Thetus W. Sims: The Senator Who Never Was

Thetus W. Sims: The Senator Who Never Was

By Ray Hill to 1915, United States senators from Tennessee had been elected by the state legislature.  That same year Democrats were anticipating a primary, a year in advance of the 1916 general election.  The primary would include a run-off election between the two top vote getters, something that has never happened since. The incumbent […]

Dr. John R. Neal: Tennessee’s Eccentric III

Dr. John R. Neal: Tennessee’s Eccentric III

By Ray Hill Disappointed by his failure to be appointed to the Board of Directors of the Tennessee Valley Authority, Dr. John R. Neal continued to be the Volunteer State’s political gadfly extraordinaire. John R. Neal ran for the United States Senate eighteen times, governor nine times and the U. S. House of Representatives once. […]

Dr. John R. Neal: Tennessee’s Eccentric II

Dr. John R. Neal:  Tennessee’s Eccentric II

By Ray Hill Dr. John Randolph Neal had some solid achievements under his belt, both as a state legislator and educator, yet there was growing dissatisfaction at the University of Tennessee.  That dissatisfaction seemed to be confined largely to administrators, as Dr. Neal was apparently quite popular with his students.  By 1923, those same administrators […]

Dr. John R. Neal: Tennessee’s Eccentric I

Dr. John R. Neal: Tennessee’s Eccentric I

By Ray Hill Dr. John R. Neal was an American original; an educator, lawyer, state legislator, and perennial candidate for public office.  Neal could have been the blueprint for the absentminded professor.  Dr. Neal is frequently remembered for his many eccentricities, which included paying virtually no attention to his personal appearance, bathing infrequently, if at […]

Cordell Hull Almost Came Home

Cordell Hull Almost Came Home

By Ray Hill Cordell Hull, remembered as the longest serving Secretary of State in the country’s history, almost abbreviated his service due to his unhappiness inside President Franklin D. Roosevelt’s Cabinet.  Frequently feeling ignored, if not actually humiliated by a president who preferred guiding U. S. foreign policy himself, Hull began thinking of returning home […]

A Woman of Firsts: Ruth Bryan Owen

A Woman of Firsts: Ruth Bryan Owen

By Ray Hill “Keep your eyes on the stars, and your feet on the ground.” – Theodore Roosevelt –   Ruth Bryan Owen lived a truly remarkable life; at various times she was an author, filmmaker, lecturer, diplomat and congresswoman. She was also the daughter of one of the most famous men of the age: […]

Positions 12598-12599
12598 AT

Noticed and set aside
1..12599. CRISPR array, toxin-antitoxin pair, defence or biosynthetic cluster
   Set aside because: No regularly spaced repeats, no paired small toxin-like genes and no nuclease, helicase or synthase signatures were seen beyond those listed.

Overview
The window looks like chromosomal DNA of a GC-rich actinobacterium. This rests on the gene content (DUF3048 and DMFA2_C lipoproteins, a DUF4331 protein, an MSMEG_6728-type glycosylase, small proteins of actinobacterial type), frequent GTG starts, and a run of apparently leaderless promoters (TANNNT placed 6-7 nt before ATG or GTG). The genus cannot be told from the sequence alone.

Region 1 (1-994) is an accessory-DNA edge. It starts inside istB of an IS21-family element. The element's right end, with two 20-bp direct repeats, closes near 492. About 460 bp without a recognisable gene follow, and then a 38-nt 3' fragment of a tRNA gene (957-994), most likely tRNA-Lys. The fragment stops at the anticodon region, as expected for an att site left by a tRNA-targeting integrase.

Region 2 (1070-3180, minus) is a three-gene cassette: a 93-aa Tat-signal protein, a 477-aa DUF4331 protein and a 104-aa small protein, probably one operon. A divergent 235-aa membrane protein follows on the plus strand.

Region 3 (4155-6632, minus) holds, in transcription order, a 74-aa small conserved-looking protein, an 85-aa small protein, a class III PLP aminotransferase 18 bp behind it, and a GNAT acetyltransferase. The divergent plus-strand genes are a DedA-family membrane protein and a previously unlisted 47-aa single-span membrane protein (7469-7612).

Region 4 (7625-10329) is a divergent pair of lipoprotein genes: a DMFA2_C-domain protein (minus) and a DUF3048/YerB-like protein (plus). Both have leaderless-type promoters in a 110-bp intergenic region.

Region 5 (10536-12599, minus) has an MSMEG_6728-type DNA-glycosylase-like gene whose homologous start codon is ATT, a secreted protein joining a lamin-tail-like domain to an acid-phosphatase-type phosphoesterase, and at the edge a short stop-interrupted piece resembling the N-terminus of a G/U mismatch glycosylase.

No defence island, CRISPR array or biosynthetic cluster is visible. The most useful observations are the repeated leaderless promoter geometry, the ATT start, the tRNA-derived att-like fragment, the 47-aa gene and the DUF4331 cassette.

Tennessee and American Neutrality, Part Ten

Tennessee and American Neutrality, Part Ten

By Ray Hill The Tennessee Congressional delegation was lending strong support to the neutrality bill proposed by Secretary of State Cordell Hull and President Franklin Roosevelt.  Congressman Wirt Courtney, who had been elected after the sudden death of Clarence W. Turner, had made his maiden speech in Congress on the neutrality legislation.  Courtney made a […]

Tennessee and American Neutrality,    Part Nine

Tennessee and American Neutrality,    Part Nine

  The United States Senate had begun the final debate on revising the Neutrality Act.  Senators contemplated amendments being offered by colleagues who were opposed to repealing the arms embargo and allowing the United States to sell weapons, munitions and goods to belligerent countries.  With Germany at war with Great Britain and France after having […]

Tennessee and American Neutrality,  Part Eight

Tennessee and American Neutrality,  Part Eight

Tennessee’s senior United States senator, Kenneth D. McKellar, had moved strongly behind the neutrality program of President Franklin Roosevelt and Secretary of State Cordell Hull.  McKellar was unquestionably the longest serving and most powerful member of Tennessee’s Congressional delegation and his support for Hull’s program was shared by most members of Congress representing the Volunteer […]

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